Of course, the false claims about the HPV vaccine often rely upon pseudoscience produced by anti-vaccine shills like the oft-retracted Shaw and Tomljenovic, the infamous Lyons-Weiler, and the preposterous Shoenfeld. Because the anti-vaxxers lack any evidence to support their dislike of the HPV vaccine, they require the appeal to false authority to claim that these discredited pseudoscientists’ work is somehow more important than all of the body evidence, from real, respected scientists, that supports HPV vaccine safety and effectiveness.
I know that many people, even healthcare professionals, make lame excuses about a maternal flu vaccine. We have heard everything from “the vaccine gives me the flu” to “I never get the flu” to “the flu isn’t dangerous.” These anti-vaccine beliefs betray the overwhelming facts about the safety and effectiveness of the flu vaccine, especially for pregnant mothers.
Her appalling article tried to convince the reader that the human papillomavirus (HPV) vaccine caused a decrease in fertility. If this were a real article, I’d be appalled, but it was a garbage article. It failed basic scientific statistical analysis like accounting for confounding data. Furthermore, Gayle DeLong provided no convincing biologically plausible mechanism describing how the HPV vaccine could affect pregnancy rates. And her references were ridiculous – she cited Mark and David Geier, who can charitably be called charlatans who attempted to “treat” autistic children with a horrific and unethical procedure. And she actually mentioned Mark Geier in her acknowledgments.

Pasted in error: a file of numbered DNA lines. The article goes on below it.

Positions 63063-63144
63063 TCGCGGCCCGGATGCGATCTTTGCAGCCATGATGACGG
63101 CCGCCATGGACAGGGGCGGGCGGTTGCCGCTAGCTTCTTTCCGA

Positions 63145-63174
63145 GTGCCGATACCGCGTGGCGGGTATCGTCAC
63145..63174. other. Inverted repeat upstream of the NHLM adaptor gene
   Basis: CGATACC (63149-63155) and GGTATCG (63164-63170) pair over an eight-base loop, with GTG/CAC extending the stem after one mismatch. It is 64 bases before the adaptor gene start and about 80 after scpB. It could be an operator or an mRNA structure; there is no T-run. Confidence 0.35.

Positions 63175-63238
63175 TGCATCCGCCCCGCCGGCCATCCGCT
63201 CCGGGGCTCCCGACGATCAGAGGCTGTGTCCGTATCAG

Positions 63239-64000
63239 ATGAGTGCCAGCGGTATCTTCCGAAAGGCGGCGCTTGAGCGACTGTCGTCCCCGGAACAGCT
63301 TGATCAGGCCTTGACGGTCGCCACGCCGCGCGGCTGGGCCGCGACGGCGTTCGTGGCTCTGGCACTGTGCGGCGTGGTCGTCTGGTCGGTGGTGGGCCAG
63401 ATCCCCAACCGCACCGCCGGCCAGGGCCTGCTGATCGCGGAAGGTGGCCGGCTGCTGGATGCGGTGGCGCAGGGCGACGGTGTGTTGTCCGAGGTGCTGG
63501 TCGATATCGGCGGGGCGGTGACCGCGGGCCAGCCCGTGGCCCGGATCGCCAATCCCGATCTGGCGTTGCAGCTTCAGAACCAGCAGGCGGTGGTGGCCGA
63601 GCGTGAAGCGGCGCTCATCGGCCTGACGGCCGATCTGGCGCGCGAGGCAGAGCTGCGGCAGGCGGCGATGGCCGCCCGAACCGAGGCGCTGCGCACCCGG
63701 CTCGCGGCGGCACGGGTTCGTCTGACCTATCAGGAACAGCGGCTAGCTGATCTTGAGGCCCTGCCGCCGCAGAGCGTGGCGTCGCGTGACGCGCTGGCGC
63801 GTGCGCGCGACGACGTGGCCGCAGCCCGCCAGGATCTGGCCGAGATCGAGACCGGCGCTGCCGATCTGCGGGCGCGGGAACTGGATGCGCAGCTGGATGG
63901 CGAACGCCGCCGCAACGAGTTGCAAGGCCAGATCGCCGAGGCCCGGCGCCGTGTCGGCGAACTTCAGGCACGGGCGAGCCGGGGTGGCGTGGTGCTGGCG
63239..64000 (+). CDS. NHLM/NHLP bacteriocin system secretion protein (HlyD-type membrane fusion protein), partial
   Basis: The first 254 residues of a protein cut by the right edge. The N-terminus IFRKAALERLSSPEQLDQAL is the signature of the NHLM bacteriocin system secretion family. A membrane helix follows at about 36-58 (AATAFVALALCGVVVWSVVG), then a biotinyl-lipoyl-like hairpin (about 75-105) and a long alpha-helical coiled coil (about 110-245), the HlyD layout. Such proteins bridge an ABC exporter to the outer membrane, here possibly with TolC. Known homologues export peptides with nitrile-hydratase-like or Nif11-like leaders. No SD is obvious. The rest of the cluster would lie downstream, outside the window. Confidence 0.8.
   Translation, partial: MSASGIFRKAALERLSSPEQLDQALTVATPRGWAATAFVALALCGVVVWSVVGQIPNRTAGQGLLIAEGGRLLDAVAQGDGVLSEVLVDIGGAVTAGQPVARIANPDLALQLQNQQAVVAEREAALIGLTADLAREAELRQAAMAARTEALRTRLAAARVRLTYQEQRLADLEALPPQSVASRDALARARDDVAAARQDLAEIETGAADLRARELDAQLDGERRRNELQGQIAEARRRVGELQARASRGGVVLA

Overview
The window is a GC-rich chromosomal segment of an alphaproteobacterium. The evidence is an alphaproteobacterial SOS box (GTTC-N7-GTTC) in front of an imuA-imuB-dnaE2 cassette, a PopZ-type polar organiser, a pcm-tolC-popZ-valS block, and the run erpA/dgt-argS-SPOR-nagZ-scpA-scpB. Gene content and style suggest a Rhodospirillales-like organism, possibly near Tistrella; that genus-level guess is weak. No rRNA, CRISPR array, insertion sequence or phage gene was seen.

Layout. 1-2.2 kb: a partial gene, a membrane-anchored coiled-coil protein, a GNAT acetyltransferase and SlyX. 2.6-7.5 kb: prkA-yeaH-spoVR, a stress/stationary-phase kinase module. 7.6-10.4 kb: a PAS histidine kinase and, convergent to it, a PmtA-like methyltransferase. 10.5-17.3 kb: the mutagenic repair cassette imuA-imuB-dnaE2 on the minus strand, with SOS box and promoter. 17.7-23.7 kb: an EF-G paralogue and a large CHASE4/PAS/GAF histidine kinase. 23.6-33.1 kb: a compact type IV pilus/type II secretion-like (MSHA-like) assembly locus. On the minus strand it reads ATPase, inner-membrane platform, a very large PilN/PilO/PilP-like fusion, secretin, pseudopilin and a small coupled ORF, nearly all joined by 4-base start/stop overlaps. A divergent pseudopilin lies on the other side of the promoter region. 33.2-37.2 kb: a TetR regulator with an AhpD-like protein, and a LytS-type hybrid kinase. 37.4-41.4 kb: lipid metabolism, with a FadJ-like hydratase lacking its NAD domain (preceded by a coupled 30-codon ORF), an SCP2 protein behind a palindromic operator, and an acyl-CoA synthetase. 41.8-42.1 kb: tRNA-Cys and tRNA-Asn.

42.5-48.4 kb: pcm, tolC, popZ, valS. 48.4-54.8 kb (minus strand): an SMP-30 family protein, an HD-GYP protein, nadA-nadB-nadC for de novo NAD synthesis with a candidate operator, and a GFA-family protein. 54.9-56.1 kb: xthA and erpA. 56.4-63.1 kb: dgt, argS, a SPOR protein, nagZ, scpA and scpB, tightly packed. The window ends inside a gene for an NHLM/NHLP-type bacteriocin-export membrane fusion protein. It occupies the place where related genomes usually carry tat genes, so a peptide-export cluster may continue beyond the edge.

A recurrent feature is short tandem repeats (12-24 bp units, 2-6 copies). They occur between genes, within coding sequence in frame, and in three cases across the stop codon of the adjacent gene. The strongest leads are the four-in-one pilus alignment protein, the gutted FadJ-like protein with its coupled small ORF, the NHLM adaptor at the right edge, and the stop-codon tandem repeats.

Furthermore, she ignored the vast body of evidence, published by real scientists, not an expert in international finance, in real journals that the HPV vaccine is demonstrably safe. And in those huge studies, some with millions of patients, there was no detectable difference in fertility rates between vaccinated and unvaccinated individuals. This issue only exists in the mind of Gayle DeLong and other anti-vaccine activists.